This is an excerpt for a paper I recently had to write for a college class. There's nothing funny about it, except perhaps for the fact that I got a B+ on it. What would be even funnier is if you actually read the whole post. :D
Taking the rise of science and technology in our society into consideration requires us to examine whether its progression has been beneficial to us, in the realms of our species as a whole, in our social circles, and in our individual development. It is important to note that, regardless of what we conclude in this regard, the technological progress of history will endure. Despite protestations we have, however logical or impassioned, the course of the future will be plotted even if it’s without our participation. Based on the present time, it seems that the future will be defined by developments in science and technology. While our past was classified by wars and carved in the visages of the proverbial “great men of their time,” our future will be characterized by the advances in medicine, communication, transportation, and business. The person in our country today that doesn’t boast a presence in the virtual reality of the Internet is viewed as abnormal, and in the future, the integration of technology with our everyday lives will only become more apparent and intimate.
In the vein of communication, technology’s usefulness is undeniable. Because of social networking sites, mobile Internet browsing devices, and many other fascinating developments, the United States is becoming an increasingly global society; an entire world of commerce and education is at our disposal, matching with opportunity the effort any citizen is willing to yield. Interacting with inhabitants of the world demands that we think and act in a way that will benefit not only our country, but all our allies. This incentive breeds an intriguing union of ambition and caution that can steer decisions to benefit the people as a whole. A difference in culture stipulates mutual civility, cooperation requires tolerance, and the interdependency and common goals of nations should bring about peaceful resolution of conflict.
The present era has been deemed the “Information Age,” which would seem to denote a society inundated with knowledge and could reasonably be assumed to contain a dizzying number of scholars—the mysteries of physics, astronomy, math, poetry, and literature have never been more easily accessible to the common man. However, with the advent of immediate knowledge has come immediate entertainment as well. Education is paradoxically hindered by the convenience of obtaining information. It can be reasonably argued that the availability of information discourages, or at least does not facilitate, the need to retain knowledge mentally. When one is presented with the choice of obtaining wisdom through books, lectures, and notes, or the opportunity to simply carry a device that will do your thinking and answer your questions for you, convenience almost invariably triumphs. To be comfortable is the objective; to be empowered or enlightened is secondary.
In addition to the paradox of convenient information, the rise of science and technology has permanently altered the face of social interaction and relationships. On the front of social networking sites, such as Facebook, psychologists have discovered that these mediums can lead to depression when users replace meaningful face-to-face relationships with the website. The reason cited is that people primarily use social networking sites to reflect the best or most intriguing aspects of themselves while failing to mention the frustrations, pain and insecurity that so often mark our existence. This, in turn, convinces the user that their negative emotions are somehow unique and therefore isolated from others (American Psychological Association). For adolescents, romances are defined by Facebook—the present age has introduced an entirely foreign world in which the ebbing and flowing of one’s love life is apparent for everyone subscribed to its activity. Our lives have never been so public. While this frankness may allude to the days past that Rousseau refers to with sentimentality—where, “…our mores were rustic but natural” (Rousseau 4) although “At base, human nature was no better, but men found their safety in the ease with which they saw through each other” (Rousseau 4)—it also breeds the tragedies of exploitation. The private affairs suffered in silence or forgotten for their shame are immortalized in Twitter updates, YouTube videos, and photo albums. This generation is the most carefully recorded one, but perhaps the thoughtless exhibition of our lives has led to its gradual degradation into shallowness and futility.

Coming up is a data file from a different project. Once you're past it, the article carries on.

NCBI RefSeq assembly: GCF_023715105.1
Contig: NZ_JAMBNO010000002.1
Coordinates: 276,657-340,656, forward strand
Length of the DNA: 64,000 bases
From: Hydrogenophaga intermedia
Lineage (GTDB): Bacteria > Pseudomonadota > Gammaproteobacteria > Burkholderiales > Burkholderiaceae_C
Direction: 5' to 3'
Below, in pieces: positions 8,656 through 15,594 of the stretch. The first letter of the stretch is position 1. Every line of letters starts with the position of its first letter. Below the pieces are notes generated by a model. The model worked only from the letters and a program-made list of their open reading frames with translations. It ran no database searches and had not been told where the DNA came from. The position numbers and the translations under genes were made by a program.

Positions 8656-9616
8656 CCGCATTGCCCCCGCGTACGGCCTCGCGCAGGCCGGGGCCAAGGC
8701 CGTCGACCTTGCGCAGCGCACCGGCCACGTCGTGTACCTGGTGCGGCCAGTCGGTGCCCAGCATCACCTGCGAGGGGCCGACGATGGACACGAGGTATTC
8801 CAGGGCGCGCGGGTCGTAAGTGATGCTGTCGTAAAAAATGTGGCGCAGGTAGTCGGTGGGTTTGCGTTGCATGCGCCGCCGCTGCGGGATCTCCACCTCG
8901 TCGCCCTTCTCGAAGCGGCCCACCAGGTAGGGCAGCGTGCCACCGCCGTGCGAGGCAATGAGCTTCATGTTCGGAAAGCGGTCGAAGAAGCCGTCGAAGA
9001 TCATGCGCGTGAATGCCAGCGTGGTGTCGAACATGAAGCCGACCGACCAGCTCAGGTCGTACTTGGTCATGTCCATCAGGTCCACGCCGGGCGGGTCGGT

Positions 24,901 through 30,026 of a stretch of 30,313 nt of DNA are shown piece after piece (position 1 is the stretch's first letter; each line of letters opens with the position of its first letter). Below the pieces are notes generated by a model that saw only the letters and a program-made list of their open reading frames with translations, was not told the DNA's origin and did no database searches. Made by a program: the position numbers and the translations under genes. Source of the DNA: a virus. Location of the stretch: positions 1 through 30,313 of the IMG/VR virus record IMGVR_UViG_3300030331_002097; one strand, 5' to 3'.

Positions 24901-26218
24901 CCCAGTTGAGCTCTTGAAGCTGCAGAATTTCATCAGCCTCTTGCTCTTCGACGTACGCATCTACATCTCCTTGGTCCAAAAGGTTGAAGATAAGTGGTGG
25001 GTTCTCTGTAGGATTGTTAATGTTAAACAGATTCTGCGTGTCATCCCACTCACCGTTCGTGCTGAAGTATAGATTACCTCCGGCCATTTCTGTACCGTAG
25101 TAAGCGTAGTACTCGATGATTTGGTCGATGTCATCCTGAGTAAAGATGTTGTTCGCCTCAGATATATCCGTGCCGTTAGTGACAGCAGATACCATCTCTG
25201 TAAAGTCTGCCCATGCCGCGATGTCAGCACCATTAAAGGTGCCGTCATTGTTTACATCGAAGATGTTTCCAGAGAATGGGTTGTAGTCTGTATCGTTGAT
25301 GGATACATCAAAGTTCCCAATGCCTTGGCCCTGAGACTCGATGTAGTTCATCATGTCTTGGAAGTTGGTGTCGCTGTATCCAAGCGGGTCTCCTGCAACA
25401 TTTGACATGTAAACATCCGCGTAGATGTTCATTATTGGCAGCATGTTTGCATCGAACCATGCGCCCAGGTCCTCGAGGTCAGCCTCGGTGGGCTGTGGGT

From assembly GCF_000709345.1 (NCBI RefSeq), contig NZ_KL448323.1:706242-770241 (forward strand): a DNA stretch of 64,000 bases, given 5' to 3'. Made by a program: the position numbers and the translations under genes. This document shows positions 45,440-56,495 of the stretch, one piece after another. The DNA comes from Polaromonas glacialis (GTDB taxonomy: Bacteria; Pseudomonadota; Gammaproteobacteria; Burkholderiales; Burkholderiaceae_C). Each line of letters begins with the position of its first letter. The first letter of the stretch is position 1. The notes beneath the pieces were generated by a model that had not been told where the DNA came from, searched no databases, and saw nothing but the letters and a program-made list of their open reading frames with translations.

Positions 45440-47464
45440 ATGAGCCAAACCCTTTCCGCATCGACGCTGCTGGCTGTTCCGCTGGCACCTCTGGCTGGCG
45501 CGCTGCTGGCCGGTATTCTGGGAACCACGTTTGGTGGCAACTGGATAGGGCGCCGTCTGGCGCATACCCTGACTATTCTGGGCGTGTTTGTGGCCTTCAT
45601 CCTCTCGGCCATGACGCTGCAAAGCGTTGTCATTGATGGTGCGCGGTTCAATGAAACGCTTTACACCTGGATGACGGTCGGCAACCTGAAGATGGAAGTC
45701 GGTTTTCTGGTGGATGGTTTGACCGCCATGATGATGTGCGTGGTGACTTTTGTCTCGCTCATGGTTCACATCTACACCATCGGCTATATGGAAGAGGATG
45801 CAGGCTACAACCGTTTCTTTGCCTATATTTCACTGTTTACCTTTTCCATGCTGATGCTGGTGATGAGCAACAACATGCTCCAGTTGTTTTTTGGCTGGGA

This expansion of science and technology into our lives and the accessibility of information are comparable to Condorcet’s idea of equality in instruction. Ages past, such as pre-Reformation Germany, knew a distinction between educated and uneducated: the informed knew how to obtain, interpret, and apply information, whereas the uneducated had no such opportunity or skill. In a world where answers are only as far away as the nearest Internet connection, education is theoretically equal. However, these developments have not necessarily profited democracy, especially among people, because it has bred the dependency that Condorcet so adamantly argued against. The opinions of many in politics, for example, are not based on study; rather, what has been edited and diluted into five-second sound bites and Wikipedia articles.
Advances in science and technology have had an indelible impact on our society, many in a positive sense, and has indubitably put us at a disadvantage in other areas. In any case, the society of progress that Condorcet, Rousseau and, to be frank, all relatively optimistic scholars imagine, will never escape our minds. Perhaps a day will occur in humanity’s future when it will not escape our grasp either.